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Trump Immigration Proposal Puts Focus on Worker Skills

President Donald Trump recently outlined his administration’s new immigration proposal that would bolster funding for infrastructure at the border and tie the allocation of visas more explicitly to job skills, The Wall Street Journal reports, and less on family ties, refugee admissions or the existing diversity lottery. The plan would favor immigrants from three skills-based categories: workers with extraordinary talent, workers in sought-after specialized vocations and exceptional students.
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Your TBA Free CLE Credits Expire June 30

TBA members receive three hours of free CLE programming. Your credits expire June 30 for the current bar year. You may apply them to any available course here or donate them. Members can use this credit to cover all or part of the cost of live programs or on any online CLE program. (The course does not have to take place by June 30.)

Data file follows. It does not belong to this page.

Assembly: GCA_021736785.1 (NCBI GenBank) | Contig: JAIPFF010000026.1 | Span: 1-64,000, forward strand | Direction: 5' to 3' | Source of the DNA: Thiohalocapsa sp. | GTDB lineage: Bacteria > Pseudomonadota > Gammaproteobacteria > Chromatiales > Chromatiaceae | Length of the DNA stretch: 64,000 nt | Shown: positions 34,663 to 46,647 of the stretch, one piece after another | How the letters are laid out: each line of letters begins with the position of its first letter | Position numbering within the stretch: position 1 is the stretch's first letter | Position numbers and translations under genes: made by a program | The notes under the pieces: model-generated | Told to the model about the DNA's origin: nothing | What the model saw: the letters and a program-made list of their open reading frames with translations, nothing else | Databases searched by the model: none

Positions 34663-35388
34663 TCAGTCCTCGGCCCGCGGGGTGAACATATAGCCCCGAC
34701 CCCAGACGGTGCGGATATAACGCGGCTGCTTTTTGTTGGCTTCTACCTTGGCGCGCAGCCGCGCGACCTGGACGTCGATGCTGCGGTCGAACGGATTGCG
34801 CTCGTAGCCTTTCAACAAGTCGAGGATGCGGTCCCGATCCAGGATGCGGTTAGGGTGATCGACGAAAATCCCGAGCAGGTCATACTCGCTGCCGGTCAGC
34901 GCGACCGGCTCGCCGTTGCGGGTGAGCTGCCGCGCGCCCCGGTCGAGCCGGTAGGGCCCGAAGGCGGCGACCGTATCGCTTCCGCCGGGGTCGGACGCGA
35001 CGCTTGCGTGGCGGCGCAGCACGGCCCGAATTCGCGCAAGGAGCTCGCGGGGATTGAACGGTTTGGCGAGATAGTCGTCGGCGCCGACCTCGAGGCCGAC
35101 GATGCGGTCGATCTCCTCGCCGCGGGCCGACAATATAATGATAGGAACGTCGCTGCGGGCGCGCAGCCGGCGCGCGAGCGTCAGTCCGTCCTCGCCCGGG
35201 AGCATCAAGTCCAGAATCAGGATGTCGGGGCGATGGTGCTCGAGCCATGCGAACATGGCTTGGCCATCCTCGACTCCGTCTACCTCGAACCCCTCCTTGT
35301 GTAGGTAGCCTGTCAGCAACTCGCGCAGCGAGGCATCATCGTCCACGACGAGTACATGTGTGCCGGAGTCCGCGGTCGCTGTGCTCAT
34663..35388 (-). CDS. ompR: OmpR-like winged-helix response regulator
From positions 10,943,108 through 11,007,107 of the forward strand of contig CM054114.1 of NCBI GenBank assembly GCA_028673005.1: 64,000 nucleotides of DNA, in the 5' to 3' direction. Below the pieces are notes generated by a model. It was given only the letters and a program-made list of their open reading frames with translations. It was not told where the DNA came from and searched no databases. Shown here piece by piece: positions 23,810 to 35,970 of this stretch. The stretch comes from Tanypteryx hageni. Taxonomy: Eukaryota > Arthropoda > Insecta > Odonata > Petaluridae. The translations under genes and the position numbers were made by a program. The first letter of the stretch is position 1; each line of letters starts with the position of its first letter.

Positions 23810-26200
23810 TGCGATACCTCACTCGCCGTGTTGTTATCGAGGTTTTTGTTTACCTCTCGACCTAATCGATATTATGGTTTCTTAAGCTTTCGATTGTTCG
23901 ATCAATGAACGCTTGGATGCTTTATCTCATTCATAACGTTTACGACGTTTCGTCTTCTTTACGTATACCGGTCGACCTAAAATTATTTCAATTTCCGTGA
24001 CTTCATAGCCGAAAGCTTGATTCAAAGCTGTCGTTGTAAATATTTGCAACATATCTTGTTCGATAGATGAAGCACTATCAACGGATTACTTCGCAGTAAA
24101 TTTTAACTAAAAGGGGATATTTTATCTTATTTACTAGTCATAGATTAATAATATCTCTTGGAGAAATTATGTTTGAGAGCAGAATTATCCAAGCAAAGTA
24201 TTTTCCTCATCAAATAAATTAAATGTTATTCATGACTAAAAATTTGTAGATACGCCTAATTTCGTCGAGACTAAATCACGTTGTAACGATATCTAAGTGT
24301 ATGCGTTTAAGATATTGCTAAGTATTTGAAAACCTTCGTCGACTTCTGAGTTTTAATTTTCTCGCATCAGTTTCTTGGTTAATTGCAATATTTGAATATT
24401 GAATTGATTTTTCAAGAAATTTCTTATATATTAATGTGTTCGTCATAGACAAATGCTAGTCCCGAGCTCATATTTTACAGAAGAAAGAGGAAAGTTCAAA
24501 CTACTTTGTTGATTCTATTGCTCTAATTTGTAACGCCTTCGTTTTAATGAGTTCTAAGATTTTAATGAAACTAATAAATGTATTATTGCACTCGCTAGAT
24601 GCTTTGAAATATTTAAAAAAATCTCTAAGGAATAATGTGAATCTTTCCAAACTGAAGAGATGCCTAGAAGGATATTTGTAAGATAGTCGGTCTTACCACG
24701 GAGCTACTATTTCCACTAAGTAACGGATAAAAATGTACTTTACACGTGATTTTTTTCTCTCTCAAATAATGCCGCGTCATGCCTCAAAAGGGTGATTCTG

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Memphis Judge Under Fire for Facebook Post

Shelby County Criminal Court Judge Jim Lammey is facing criticism for a Facebook post, in which he shared an article by a Holocaust denier calling Muslim immigrants “foreign mud,” the Commercial Appeal reports. Lammey faces immigrant felons in court and is the only Criminal Court judge in the county to regularly order some immigrants seeking probation to register with federal immigration authorities or stay in jail. When asked about the post, Lammey said, “I see where I said, ‘Interesting read. Some four-letter words, though.' I don’t know if that meant that I agreed with it all or if it was just a reason to have a good conversation."
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TBA Recap: Immigration Law Forum 2019

The TBA Immigration Law Section recently held its annual forum in Nashville. Over 50 attendees participated in thought-provoking sessions on a variety of immigration law issues. The TBA would like to thank Section Chair and program producer Terry Olsen as well as the entire executive council for their efforts in planning and executing a superb program.